Notes from An Alien

~ Explorations In Reading, Writing, and Publishing ~

Anybody Have A Question About The English Language?


Blogging is a constant education.

English Questions and Answers

Image courtesy of Chris Baker ~ http://www.sxc.hu/profile/immrchris

I have a post I thought was Most Visited because writers liked it.

Wrong!

People learning English like it :-)

And, I found a site that anyone, with any interest in English, just might fall in love with.

In fact, I found a slew of sites that anyone, with nearly any question, could use to find an answer.

Also, if they don’t have something for your Q&A needs, you can start your own site.

Naturally, I found this English language site when I was looking for something else

Since Windows is stopping support for XP (and, since that will make XP a huge target for folks with spurious ethics) and I have it on my back-up computer, I installed Linux—throwing a huge learning curve in my path.

I found the Ask Ubuntu site and discovered it was just one of many Q&A sites at StackExchange.

From the site:

a fast-growing network of 118 question and answer sites on diverse topics from software programming to cooking to photography and gaming. We build libraries of high-quality questions and answers, focused on the most important topics in each area of expertise. From our core of Q&A, to community blogs and real-time chat, we provide experts with the tools they need to make The Internet a better place.”

And, here’s their English Language & Usage site.

From the site:

“English Language & Usage Stack Exchange is a question and answer site for linguists, etymologists, and serious English language enthusiasts. It’s built and run by you With your help, we’re working together to build a library of detailed answers to every question about English language and usage.”

It’s sort of like a knowledge curation space that’s based on “crowd-sourced” wisdom.

Anyone can ask questions—anyone can answer them—answers get votes—the best rise to the top

There’s more to it, like more editorial control if you earn the right with your participation, but their About Page is worth a look.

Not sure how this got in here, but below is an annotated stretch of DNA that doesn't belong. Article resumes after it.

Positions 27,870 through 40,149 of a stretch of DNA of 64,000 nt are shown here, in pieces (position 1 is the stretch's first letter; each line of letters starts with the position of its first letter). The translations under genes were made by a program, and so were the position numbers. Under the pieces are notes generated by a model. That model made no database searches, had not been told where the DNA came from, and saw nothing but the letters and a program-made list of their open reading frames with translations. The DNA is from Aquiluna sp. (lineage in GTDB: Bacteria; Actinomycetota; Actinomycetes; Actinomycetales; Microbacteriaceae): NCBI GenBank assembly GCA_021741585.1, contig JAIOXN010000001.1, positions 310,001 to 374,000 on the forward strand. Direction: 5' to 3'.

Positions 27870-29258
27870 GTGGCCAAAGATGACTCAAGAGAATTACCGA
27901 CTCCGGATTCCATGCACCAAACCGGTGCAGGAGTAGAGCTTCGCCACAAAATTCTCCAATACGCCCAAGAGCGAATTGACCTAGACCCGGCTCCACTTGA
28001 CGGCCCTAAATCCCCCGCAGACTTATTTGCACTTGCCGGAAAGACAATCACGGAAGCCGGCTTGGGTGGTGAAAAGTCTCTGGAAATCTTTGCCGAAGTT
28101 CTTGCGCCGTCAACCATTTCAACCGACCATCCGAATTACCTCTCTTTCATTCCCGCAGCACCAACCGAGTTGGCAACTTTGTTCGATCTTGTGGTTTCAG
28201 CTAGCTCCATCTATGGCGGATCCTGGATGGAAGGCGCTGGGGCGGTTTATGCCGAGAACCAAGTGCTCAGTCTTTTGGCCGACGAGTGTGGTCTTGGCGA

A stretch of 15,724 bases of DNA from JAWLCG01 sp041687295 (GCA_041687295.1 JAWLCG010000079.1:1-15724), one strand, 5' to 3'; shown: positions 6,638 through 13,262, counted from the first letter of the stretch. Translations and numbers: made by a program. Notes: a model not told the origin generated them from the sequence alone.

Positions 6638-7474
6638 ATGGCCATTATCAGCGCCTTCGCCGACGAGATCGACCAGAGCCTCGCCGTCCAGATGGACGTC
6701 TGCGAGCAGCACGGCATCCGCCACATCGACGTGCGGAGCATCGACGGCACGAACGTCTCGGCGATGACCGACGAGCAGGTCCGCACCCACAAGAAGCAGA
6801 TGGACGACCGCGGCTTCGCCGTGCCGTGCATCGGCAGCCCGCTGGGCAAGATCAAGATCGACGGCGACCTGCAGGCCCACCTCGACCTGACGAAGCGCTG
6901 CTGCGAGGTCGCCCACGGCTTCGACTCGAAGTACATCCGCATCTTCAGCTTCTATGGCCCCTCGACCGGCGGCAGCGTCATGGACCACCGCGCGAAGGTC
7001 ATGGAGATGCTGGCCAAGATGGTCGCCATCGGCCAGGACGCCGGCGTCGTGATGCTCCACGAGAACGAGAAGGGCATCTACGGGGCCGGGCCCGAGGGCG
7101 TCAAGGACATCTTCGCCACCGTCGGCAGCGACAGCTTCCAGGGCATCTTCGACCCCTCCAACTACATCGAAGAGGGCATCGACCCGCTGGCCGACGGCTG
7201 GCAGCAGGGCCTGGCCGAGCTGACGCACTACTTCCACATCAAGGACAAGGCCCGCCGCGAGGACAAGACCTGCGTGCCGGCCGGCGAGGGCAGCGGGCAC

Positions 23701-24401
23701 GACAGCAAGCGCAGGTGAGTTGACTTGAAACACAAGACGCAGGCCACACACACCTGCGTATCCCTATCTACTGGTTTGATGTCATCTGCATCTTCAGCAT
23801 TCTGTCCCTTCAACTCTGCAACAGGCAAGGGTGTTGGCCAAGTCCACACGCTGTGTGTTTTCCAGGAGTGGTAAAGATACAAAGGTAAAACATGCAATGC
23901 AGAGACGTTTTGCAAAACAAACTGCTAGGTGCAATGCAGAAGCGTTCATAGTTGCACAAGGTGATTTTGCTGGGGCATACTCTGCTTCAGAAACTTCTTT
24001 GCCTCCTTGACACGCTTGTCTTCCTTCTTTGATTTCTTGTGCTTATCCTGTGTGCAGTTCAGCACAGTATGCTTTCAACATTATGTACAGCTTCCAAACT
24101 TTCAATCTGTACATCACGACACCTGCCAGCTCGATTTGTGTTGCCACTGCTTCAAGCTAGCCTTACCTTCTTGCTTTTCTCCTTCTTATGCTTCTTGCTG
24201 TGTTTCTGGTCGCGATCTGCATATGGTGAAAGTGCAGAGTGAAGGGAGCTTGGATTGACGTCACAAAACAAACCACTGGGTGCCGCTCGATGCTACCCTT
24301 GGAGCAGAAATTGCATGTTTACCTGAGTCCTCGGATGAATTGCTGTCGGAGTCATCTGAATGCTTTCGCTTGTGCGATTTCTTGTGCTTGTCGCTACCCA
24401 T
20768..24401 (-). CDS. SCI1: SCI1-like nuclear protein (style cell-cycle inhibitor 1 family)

I put in a trial question and might blog about the answers in a future post

But, I noticed that, as soon as my question went live, there were about ten related questions in the side-bar—many of interest to me.

Also, when I looked at one of those related questions, I learned, clearly, that they want questions that can be “answered”, not questions that start debates:

“As it currently stands, this question is not a good fit for our Q&A format. We expect answers to be supported by facts, references, or expertise, but this question will likely solicit debate, arguments, polling, or extended discussion. If you feel that this question can be improved and possibly reopened,visit the help center for guidance. If this question can be reworded to fit the rules in the help center, please edit the question.”

Woah!! In the time it took me to add that last part of the post, I got an answer to my question:

“I use the ellipsis quite a bit in my writing.

“Most often in dialogue.

“Are there any resources out there that give relatively expert opinion about how many ellipses/word count are too many?”

Here’s the first answer:

“Because there’s no regulatory body for English, probably not. Show your writing to other people. After they’ve read it, ask them if you overuse ellipses. If you show it to a bunch of people and they all say that you overuse them, you do.”

[ btw, I personally feel my use of the ellipsis { this thing > } is just fine :-) ]

It’ll be fun seeing the other answers :-)

Woah, again!!

While I was inserting the image up there and adding tags and proofreading, I got another answer:

“While @rsegal is right about there not being any regulatory bodies, you might want to check out the following links:

  • The Punctuation Guide’s notes about the ellipsis
  • This page from Answers.com (ack!), which has the following, quite reasonable I think, advice:

    There is a pretty easy litmus test about using ellipses in a work of fiction. Just ask yourself, “Can I possibly use anything else to describe this particular kind of pause? Do I even need this pause, or can my audience figure it out on their own?” If you come to the conclusion that using the ellipsis is absolutely necessary, you’re fine. If not, try something else.”

I think I’m gonna like this site :-)
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2 responses to “Anybody Have A Question About The English Language?

  1. penpusherpen March 31, 2014 at 9:23 am

    You know, Alexander, I have this habit … of dotting three times and never ever thought of it as anything other a sort of thinking aid for me… and now I’ve learned that it’s an ellipsis? You learn something new every day (if you’re lucky..) xx….

    Liked by 1 person

    • Alexander M Zoltai March 31, 2014 at 9:30 am

      Well, Pen, I think “thinking aid” is a great definition for ellipsis :-)

      Like

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